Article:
Dentists still stressed and depressed: Is there good news?

2017 12 01 18 31 4930 Butler Jen 2017b 400

Of the more than 2,500 dentists surveyed in 2003, 80% said their work was stressful, according to the ADA Center for Professional Success' 2003 Dentist Well-Being Survey Report. In the 2015 version of the survey, 78% of the more than 2,100 dentists replied that their work was stressful. The percentage of dentists reporting severe stress also remained about the same in the two reports, at about 12%.

Jen Butler, MEd.Jen Butler, MEd.

But while stress levels have remained constant, the indicators, signs, and demographics of stress have changed. One of the most interesting changes is in the differences between dentists who are sole proprietors and those who are employees. Overall, sole proprietors have a slightly higher stress level than employee dentists.

Moreover, feelings of control and job satisfaction have consistently fallen for dentists who are currently sole proprietors, while those measurements have risen for those for employee dentists between 2003 and 2015. In 2003, more than 60% of sole proprietors felt in control of their work, but barely a quarter of employees felt in control. By 2015, those figures changed: Only 44% of sole proprietors felt in control, but nearly a third (30%) of employee-dentists felt in control.

With less control came less job satisfaction. Job satisfaction for sole proprietors was 57% in 2003 but dropped to 49% in 2015, while job satisfaction for employee dentists rose from almost 36% to 40%.

Indicators of stress

Other indicators of stress also have changed. Female dentists were more likely than male dentists to doubt their competence. That tendency increased from nearly 31% in 2003 to 35% in 2015. In 2015, female dentists were also more likely than male dentists to report harassment at work. They also feel more stress overall (81%) than male dentists (77%).

“The work environment is not improving for female dentists.”

Depression is on the rise, affecting more than 22% of dentists in 2003 and 26% of dentists in 2015. Difficulty in falling asleep also increased, from 22% in 2003 to greater than 25% in 2015.

When dentists engage in unhealthy responses to stress, they are not likely to seek help. In 2003, almost 44% agreed or strongly agreed that they would not seek help because they should be able to solve their own problems. In 2015, that response soared to 54% of dentists. While the levels of stress have remained the same, the willingness to deal with it has actually decreased.

Even more worrying, though the tendency toward alcoholism hasn't changed over the years (staying at about 10%), fewer dentists are concerned about it. Only 18% of dentists in 2015 feel they should cut back on their drinking, compared with nearly 20% in 2003. Another growing problem is that younger dentists in 2015 are more likely than older dentists to score at high risk for alcohol abuse, a reversal from 2003.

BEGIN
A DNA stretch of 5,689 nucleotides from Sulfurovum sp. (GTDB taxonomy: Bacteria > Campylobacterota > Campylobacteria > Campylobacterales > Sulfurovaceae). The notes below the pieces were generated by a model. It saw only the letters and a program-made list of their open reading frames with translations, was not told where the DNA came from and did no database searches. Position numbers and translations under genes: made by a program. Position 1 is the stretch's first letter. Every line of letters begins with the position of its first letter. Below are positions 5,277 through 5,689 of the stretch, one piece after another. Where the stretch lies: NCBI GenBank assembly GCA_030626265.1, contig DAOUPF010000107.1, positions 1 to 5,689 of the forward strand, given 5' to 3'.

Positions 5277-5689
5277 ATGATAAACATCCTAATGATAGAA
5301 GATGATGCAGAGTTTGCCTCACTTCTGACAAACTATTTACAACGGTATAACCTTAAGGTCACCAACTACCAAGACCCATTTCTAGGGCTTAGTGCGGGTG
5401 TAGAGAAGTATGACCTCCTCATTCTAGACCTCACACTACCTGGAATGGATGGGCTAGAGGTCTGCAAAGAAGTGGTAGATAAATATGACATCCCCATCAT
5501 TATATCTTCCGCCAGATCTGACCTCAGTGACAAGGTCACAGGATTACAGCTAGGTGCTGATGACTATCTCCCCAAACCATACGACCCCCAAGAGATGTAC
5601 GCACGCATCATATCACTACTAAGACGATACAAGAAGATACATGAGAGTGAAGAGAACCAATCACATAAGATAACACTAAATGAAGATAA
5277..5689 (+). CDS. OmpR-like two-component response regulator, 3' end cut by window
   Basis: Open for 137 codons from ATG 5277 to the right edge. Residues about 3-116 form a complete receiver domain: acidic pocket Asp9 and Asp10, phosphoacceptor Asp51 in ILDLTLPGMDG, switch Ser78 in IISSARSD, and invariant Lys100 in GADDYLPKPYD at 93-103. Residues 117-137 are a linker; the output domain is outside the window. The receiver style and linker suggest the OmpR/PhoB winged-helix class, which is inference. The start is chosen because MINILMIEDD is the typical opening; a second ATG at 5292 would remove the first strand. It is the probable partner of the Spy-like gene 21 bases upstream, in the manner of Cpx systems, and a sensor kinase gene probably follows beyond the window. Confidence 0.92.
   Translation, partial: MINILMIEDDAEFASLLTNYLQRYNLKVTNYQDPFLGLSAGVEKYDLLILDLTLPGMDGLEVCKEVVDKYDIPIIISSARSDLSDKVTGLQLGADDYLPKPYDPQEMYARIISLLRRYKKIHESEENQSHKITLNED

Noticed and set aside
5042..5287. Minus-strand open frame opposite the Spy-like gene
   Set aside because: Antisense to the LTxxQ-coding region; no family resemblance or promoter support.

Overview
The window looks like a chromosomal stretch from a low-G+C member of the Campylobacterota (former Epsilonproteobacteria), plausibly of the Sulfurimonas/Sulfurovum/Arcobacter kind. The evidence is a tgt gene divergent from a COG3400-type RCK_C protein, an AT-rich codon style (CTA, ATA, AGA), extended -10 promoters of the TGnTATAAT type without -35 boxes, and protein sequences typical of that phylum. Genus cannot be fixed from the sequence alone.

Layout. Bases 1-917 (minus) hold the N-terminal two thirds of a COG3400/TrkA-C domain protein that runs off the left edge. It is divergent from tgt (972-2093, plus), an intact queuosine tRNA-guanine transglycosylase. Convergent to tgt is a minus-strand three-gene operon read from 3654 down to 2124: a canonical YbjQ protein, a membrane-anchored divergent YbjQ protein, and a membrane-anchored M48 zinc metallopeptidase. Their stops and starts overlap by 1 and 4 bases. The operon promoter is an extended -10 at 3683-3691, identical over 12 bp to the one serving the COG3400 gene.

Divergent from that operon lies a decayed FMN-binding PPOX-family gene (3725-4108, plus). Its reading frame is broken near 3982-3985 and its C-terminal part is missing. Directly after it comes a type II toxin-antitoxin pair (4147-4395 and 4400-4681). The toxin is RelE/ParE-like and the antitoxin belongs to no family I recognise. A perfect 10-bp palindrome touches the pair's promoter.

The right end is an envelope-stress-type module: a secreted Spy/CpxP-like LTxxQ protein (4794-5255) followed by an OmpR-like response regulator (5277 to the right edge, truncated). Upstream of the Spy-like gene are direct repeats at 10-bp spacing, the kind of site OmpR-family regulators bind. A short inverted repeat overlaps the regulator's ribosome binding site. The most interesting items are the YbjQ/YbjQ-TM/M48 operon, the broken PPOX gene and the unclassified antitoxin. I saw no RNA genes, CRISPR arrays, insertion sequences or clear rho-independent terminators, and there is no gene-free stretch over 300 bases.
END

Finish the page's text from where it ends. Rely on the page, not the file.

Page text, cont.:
Signs of improvement

As a group, dentists are way ahead of the general population in exercise, with more than 90% engaging in at least an hour a week (compared with only 30% of the general population); that figure has remained steady. That's a fairly healthy response to stress. Another positive indicator is that thoughts of suicide have actually declined among dentists from 6% to 4%.

Diagnosed medical conditions have remained constant, with elevated cholesterol and headaches topping the list in both years. Diagnosed depression has fallen from 11.3% to 10%, but, given the reluctance of dentists to seek a diagnosis, that may not be a sign of improvement.

Compared with 2003, dentists in 2015 report a huge increase in the amount of respect they feel from the people they work with. Almost two-thirds felt respected in 2003 and 97% in 2015. Again, that result has to be taken with a grain of salt.


These figures and others in the 2003 and 2015 reports led to the following conclusions:

  • The work environment is gradually improving for dentists who are employed versus those who are sole proprietors.
  • The work environment is not improving for female dentists.
  • Younger dentists are demonstrating the same tendency toward alcohol abuse and other unhealthy responses to stress that older dentists have demonstrated.
  • Dentists are less likely than ever before to seek help with their stress -- but whether this correlates with type of employment, gender, age, or tendency to self-medicate is unclear.


In my work with dentists, I have found that those who look for help in dealing with stress are more successful and fulfilled on many different levels: financially, as leaders of their team and also as doctors treating patients. Stress interferes with a person's ability to find solutions and to relate positively to others. As stress lowers, a dentist is able to gain better control over the work environment, team and patient interactions, and finances -- which further reduces stress. A sense of control is vital to a sense of job satisfaction and well-being for all of us.

Jen Butler, MEd, is the CEO and founder of JB Partners and has been working in the area of stress management and resiliency training for more than 25 years. Learn about her services at, or contact her at [email protected].

The comments and observations expressed herein do not necessarily reflect the opinions of, nor should they be construed as an endorsement or admonishment of any particular idea, vendor, or organization.

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